Diference in Lankom device numbers?

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*ENW-9501+ mre=BEna UTP 10/100 Digital Rev. A
 Lankom 9809   LF-H42X


*ENW-9501+ mre=BEna UTP 10/100 Digital Rev. A
Lankom 9820  LF-H42X

Both are ethernet 10/100 devices, what could be the difference in
Lankom numbers ?


Re: Diference in Lankom device numbers?

comitter@europe.com wrote:
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Lankom makes Ethernet transformers. The operation
of the transformer makes no difference to the
purchaser of the card. (LF-H42X is listed here, but the
datasheet is not available.) Ethernet uses transformers,
to avoid a DC path between cabled devices. So the
transformer is for electrical isolation.


The Ethernet chip can change the performance of the
card, with some of the older RealTek chips lacking
ring buffers in the interface. I would be slightly
more concerned with what Ethernet chip is on each
card, than I would be about the choice of
transformer. Your card could have something like
a DEC 21140 for example. Study the characteristics
of the chip, to understand whether it makes a
difference or not.

(Picture of a DEC 21140 Ethernet chip...)


Re: Diference in Lankom device numbers?

Paul wrote:
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There are differences in chip model number  21143-PC, 21143-PD, both DIGITAL

Still looking at your writings...

Re: Diference in Lankom device numbers?

Majki Majk wrote:
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I guess the DEC networking chip designs, were bought by Intel. If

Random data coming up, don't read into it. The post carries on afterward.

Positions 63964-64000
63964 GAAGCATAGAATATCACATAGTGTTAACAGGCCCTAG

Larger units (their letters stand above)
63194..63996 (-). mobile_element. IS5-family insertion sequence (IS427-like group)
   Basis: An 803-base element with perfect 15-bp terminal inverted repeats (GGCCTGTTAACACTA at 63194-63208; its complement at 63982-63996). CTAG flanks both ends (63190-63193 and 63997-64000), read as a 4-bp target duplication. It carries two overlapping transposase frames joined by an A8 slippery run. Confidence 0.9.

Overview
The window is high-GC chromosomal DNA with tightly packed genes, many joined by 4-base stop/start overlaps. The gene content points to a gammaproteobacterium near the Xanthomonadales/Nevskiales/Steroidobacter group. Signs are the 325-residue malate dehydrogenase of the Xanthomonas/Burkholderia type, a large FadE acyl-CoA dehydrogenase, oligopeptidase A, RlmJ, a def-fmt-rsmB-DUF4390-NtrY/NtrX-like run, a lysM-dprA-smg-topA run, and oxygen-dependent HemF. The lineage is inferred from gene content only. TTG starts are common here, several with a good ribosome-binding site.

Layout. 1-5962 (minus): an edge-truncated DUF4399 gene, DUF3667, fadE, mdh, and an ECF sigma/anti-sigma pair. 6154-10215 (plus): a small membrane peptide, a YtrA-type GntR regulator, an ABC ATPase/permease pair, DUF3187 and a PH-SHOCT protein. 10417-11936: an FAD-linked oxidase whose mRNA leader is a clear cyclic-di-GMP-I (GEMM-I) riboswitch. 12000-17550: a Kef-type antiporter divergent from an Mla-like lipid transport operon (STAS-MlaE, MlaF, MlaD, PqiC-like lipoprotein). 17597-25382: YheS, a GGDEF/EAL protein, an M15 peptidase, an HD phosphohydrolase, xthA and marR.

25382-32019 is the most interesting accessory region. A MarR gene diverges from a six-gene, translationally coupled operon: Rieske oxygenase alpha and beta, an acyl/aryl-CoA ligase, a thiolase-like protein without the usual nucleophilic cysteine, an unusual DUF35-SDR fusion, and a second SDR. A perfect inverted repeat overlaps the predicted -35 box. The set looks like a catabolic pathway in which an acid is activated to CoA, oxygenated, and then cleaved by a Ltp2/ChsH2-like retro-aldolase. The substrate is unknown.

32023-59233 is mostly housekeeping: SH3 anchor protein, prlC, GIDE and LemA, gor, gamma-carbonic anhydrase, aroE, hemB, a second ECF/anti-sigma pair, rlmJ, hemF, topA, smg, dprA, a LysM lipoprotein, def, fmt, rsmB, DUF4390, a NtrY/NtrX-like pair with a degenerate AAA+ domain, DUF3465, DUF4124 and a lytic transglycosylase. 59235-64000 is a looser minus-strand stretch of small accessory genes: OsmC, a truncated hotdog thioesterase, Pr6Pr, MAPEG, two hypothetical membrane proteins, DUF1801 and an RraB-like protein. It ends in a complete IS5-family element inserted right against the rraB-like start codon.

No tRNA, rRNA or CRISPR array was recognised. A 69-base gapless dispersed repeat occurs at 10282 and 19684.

you download the "hardware reference manual" and go to page 107,
they describe a ring buffer type structure for control. That is part
of DMA transfer of packets to system memory. The FIFOs in the chip,
are for temporary storage of data, until the DMA can be completed.
This means the 21143 is probably a better chip than some of the
$10 RealTek based PCI cards.


The LanKom part, is used in the following fashion. The transformers
in the center of the diagram, would be the LanKom type device.


The fact there is no path for DC currents to flow (because of the
transformer), solves the problem of the network devices having
different electrical grounds on them. The turns ratio of the transformers
is selected according to the Ethernet chip being used, and the
amplitude of drive the chip is capable of. As a designer, you read
the chip datasheet, and the datasheet tells you whether a 1:1 or
1.41:1 transformer etc would be needed.

In that picture, the chip on the left, is the PHY, or physical layer
chip. A typical complete chain of command, looks like this.

     PCI --- MAC chip -- MII ------- PHY chip ----- Ethernet ------- RJ45
     BUS                 Interface                  transformers

In some designs, the MAC and PHY functions are inside the same chip
package. That would be a fully integrated design. In other cases,
the MAC is inside one chip, and the PHY is in another. Separating
the PHY can reduce the cost. The reason for that, is the MAC functions
can be built in pure CMOS, while the PHY functions might be built
in BiCMOS or Bipolar technologies. The TXP and TXN pads have to
provide a bit of power on their outputs, and historically, CMOS
wasn't good at doing that. But CMOS has been used since then,
to do some amazing things, such as sink or source 2 amps of current,
so anything is possible now.


Re: Diference in Lankom device numbers?

comitter@europe.com wrote:
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If you have taken the 9809 and 9820 from the Lankom package it refers to
the year and week of manufacture i.e. 9809 manufactured 1998 in week 9.

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